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Obama's Approval Rating Drops To 43% For Good Reason

The Right Politics

Gallup polling tracks the percentages of Americans who approve and disapprove of the job President Barack Obama is doing as president, daily. It wasn't long ago – April 24, 2012, as a matter of fact – that I wrote an article about Obama hitting a 50% approval rating. It didn't last long.

During that particular week, gas prices dropped slightly and the only negative headlines about anything in Washington, D.C. was Obama complaining things are former-President Bush and Congress's fault.

However, shortly thereafter, gas prices quit going down and Obama's approval rating quit going up.

Now that the prices have become stable after the decline, and now that people understand that the small decrease in gas prices still leaves the cost too high, people have turned to other concerns. Americans have plenty to pick from. The concerns could be about the high 8.2 unemployment rate, uncertain and unpredictable foreign affairs, or gnawing domestic policy problems.

People are obviously tired – make that sick and tired – of the same headlines with no solutions in sight. Everything seems to be on-hold and has been on-hold since Obama became president. The proof is in the numbers – the approval rating numbers.

Right now, people wonder: how long will the "Fast and Furious"controversy drag on before all parties finally come clean and tell what happened so we can move past it? More appropriately: will all parties involved ever come clean? The story has dragged on for two years with no end in sight.

Stories with alleged wrongdoings from the Oval Office on down aren't the only concerns Americans have about their government since Obama has been in office.

There's the concern of Obama's health care plan. How long will Americans be in limbo regarding the health care fiasco? Will Americans have to buy insurance by 2014 or get a fine or not? Will it make a difference, depending on which state you live in? Are we going to end up paying inflated payments to help cover everyone who can't afford insurance? Americans have so many unanswered questions since Obama got elected and turned everything upside down. Nearly four years later, the questions and confusion remains. Nothing of vital importance is ever resolved with this presidency.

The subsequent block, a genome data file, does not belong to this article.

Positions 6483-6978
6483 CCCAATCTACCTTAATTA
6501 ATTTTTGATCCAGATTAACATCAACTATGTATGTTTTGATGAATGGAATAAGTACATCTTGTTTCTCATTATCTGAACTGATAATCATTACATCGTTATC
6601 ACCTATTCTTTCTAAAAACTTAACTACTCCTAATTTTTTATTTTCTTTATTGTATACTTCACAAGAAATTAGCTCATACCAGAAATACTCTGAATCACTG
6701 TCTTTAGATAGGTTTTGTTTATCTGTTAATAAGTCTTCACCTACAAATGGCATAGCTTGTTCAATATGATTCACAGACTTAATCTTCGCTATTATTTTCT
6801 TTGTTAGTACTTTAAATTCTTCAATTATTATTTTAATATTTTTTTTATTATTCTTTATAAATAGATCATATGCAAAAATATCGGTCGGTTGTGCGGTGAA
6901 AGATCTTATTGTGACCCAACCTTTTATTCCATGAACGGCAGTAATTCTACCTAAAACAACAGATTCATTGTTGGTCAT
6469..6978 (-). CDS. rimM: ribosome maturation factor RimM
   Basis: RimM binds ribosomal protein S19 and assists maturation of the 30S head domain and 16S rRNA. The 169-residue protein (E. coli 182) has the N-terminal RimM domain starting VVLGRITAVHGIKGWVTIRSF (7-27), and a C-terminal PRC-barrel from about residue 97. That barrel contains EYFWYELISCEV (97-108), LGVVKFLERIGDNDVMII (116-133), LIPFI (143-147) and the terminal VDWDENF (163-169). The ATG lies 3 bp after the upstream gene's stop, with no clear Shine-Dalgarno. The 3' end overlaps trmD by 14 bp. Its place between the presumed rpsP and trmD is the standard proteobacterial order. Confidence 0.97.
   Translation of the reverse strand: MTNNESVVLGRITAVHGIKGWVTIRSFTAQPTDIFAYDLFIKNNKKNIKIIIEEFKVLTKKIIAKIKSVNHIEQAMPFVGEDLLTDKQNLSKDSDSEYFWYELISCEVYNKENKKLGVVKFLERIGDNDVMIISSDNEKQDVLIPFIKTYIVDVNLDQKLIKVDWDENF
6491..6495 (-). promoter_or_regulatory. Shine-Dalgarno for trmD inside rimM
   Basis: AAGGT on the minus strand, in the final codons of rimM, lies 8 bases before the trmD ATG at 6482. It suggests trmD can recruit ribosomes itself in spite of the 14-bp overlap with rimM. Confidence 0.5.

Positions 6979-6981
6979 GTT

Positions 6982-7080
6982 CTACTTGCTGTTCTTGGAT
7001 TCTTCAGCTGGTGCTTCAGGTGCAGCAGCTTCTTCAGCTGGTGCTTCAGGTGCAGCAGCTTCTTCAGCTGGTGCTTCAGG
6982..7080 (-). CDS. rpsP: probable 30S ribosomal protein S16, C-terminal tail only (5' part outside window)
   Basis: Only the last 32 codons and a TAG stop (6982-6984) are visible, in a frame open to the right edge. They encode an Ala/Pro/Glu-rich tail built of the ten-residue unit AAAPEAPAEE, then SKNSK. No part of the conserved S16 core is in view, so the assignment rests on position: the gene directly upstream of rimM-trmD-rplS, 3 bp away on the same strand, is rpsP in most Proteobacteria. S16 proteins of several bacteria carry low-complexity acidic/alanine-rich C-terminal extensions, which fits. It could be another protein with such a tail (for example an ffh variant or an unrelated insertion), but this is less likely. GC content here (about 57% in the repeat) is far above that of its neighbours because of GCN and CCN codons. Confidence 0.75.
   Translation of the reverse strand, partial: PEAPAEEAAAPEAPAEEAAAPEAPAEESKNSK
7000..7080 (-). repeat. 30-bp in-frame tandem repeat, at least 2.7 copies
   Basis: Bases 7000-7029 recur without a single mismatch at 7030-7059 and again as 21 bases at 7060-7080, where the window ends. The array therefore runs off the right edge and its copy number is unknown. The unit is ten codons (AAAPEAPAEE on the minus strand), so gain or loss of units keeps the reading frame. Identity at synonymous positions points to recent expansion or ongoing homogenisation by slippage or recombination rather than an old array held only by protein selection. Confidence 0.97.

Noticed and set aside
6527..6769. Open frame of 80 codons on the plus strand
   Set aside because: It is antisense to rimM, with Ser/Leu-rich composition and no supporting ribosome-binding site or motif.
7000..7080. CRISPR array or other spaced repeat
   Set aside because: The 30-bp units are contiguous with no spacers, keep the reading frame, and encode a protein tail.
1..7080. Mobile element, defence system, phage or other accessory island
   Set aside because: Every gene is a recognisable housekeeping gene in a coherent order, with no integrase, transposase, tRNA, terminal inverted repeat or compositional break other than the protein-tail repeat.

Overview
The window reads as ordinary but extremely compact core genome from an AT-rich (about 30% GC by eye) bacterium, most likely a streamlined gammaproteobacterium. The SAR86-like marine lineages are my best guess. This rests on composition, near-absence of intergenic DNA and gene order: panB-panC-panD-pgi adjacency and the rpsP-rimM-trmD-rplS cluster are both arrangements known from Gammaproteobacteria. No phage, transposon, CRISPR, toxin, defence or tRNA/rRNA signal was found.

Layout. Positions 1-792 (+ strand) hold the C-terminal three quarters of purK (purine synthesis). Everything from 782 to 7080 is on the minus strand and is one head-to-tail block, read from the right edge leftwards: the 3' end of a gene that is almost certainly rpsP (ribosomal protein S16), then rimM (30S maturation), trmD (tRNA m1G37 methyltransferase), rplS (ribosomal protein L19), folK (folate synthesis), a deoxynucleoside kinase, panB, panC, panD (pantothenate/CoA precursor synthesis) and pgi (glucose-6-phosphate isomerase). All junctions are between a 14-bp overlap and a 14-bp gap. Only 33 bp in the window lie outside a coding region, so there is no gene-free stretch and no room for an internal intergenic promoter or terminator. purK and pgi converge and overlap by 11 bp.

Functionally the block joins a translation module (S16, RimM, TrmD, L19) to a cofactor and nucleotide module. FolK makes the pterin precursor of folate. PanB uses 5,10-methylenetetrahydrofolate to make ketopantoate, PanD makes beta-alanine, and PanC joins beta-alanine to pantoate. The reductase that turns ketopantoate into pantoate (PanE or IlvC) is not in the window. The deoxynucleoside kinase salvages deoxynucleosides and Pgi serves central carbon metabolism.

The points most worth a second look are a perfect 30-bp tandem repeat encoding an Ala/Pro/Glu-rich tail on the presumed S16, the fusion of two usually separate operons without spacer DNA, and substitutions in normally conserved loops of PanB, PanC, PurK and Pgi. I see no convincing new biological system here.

Remember how Rep. Nancy Pelosi (D-California) said we'd understand Obama's health care plan after it passed? Someone needs to tell Rep. Pelosi that it passed a long time ago and most people still don't have a clue.

Granted, part of the confusion and apprehension can be attributed to the court battle surrounding the law. That will now come to an end as the Supreme Court will announce its decision on Obama's Affordable Health Care Act any day now, but that will only lead to more confusion. A poll released Wednesday indicates that regardless of what the Supreme Court decides on Obama's health care plan, a whopping two-thirds of Americans want the entire law scrapped and restarted from scratch. In other words, after nearly four years of discussion, debate, threats, and frustration regarding Obama's health care plan, nothing has been solidly accomplished.

Aware Americans realize that not much of anything has been accomplished in the past four years under the Obama presidency and his administration. Major catastrophic controversies have been caused at every turn because most every suggestion is so "off the wall". The stagnancy in government and lack of solutions under Obama's administration is getting to Americans.

The most recent polls show America's frustration with all of Obama's endless talk and non-results. His current Gallup poll approval rating is a dismal 43%. Of course, it makes some aptly wonder what those 43% who approve are thinking.

Five months before the presidential election, this rating is disastrous for Obama – almost as disastrous as the lack of any results for America these past four years.

About Scott Paulson

Scott Paulson writes political news and commentary for CBS Local and and teaches English at a community college in the Chicago area. The views and opinions expressed in this post are those of the author and do not necessarily reflect the official policy or position of CBS Local.

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